The affordability crisis is so bad in NYC that half of its families can no longer afford to live there: report


By Clint Rainey

Painting a dire portrait of a burgeoning cost-of-living crisis in America’s largest metropolis, a new report estimates that half of New York households can’t afford to live in the city.


The paper, published biennially by the local United Way and Fund for the City of New York—a group that’s advised City Hall since the ’60s—argues that the affordability crisis has reached its worst point in at least two decades. It suggests that 50% of city residents do not have enough money to rent an apartment, buy food and medicine, and get around town.

Using Census Bureau data from 2021, researchers compare New York City household income to what they call the city’s “true cost of living,” a baseline for New York families that prices out a budget, factors in households’ locations, types, and size, then determines if they can afford basic needs without some form of public or private assistance. By that formula, New Yorkers are in the most precarious position they’ve been in since the report began tracking affordability in the city.

In fact, in the two years between the previous report and the latest edition, the number of households that don’t earn enough money to meet basic needs rose by 38%, to 2,991,973 people. The researchers do note that changes to 2023’s methodology “expanded the number of households included in the dataset,” but the insinuation would be that previous reports undercounted the number of New Yorkers who are struggling. Regardless, the latest findings can’t have been helped by the lapsing of pandemic-era safety-net programs, from stimulus checks to child tax credits.


Six figures or sink

Using its “true cost of living” formula, the report claims that families across all five boroughs need, on average, to make a combined $100,000 a year to afford housing, food, and transportation, and to weather unexpected future costs. Living in a pricier part of the city raises that minimum income even higher: A family of four residing in Lower Manhattan needs at least $150,000 per year to get by, the report says.

Last month, Bloomberg left readers aghast with a story headlined “In New York City, a $100,000 salary feels like $36,000.” After taxes and adjusting for the sky-high cost of living, a New Yorker must earn a quarter million dollars annually to match the take-home pay of a person living comfortably in many midsize U.S. cities, bringing a certain clarity to the Sinatra song’s line, “If you can make it here, you’ll make it anywhere.”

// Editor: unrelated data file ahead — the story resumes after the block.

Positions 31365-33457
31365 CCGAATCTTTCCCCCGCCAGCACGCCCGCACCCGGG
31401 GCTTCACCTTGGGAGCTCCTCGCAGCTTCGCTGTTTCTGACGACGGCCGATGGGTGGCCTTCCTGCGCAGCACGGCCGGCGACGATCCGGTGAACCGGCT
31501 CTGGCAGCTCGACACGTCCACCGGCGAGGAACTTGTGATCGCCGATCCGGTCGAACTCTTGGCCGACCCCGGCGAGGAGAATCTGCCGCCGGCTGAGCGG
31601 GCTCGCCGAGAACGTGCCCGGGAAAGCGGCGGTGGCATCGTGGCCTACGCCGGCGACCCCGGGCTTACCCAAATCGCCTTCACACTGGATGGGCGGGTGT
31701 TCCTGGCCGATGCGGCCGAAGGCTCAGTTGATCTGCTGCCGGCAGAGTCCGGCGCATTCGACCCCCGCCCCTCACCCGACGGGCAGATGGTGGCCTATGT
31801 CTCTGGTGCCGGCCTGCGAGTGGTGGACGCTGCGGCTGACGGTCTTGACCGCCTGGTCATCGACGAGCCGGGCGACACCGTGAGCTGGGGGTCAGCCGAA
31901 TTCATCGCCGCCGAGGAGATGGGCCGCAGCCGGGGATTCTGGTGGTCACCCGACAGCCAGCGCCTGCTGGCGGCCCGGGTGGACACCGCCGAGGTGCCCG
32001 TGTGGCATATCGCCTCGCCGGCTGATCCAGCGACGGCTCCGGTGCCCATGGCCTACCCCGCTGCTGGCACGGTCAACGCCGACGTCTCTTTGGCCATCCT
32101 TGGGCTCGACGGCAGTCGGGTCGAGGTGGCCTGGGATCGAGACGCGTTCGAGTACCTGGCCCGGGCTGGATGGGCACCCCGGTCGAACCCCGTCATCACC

Meanwhile, Manhattan rental prices just cracked a new ceiling, hitting a record median of $4,175 per month in March. New York rental prices typically don’t peak until the late summer, yet March’s figure is 13% higher than one year ago, and 2% higher than in February.


Tuesday’s report found that of all the households struggling with New York’s cost of living, four-fifths of them spend more than 30% of total income on housing. Thirty percent is the official rent-to-income ratio beyond which the U.S. government begins to call individuals “rent-burdened,” adding that they “may have difficulty affording necessities such as food, clothing, transportation, and medical care.”

When the pandemic hit, a widely reported statistic was that some 300,000 New Yorkers had fled the city—a phenomenon some experts argued was temporary, therefore cautioned against reading into it too deeply. However, data released last year showed that the people who left in 2020 were a well-off bunch: They outearned the cohort that left the previous year by 25%. This reportedly marked the biggest single-year-income shift among state expats in at least a decade.

The trend maps onto a larger one nationally, where it’s specifically retirees, middle-class families, and younger Black professionals who, citing the rising cost of living, are decamping from cities up north and relocating to cheaper environs down south. New York’s Black population has actually now declined by 9% in the past two decades, an exodus equal to almost 200,000 people. Per Census data, this has visibly remade New York City’s demographics: In 2000, 1 in 4 residents were Black. Now, it’s 1 in 5.


Both Mayor Eric Adams and Governor Kathy Hochul say making New York City affordable again is a priority, though policy-wise neither has achieved much of significance yet. Hochul’s ambitious plan to build more affordable housing across the whole state came unraveled last week, after legislators rebelled.

Last month, the duo launched the “We ? NYC” campaign to supposedly tout New York’s resilience, post-pandemic. The original “I ? NY” campaign was launched to attract tourists to a then-struggling city, and the logo was created by Milton Glaser, the legendary graphic designer behind New York magazine and the DC Comics and Brooklyn Brewery logos.

Adams and Hochul have said that one point of “We ? NYC” is to convince more New Yorkers to do volunteer activity in city’s parks and shelters. To make that work, though, New York City may need to give half of its residents some more reasons to love it back.

Fast Company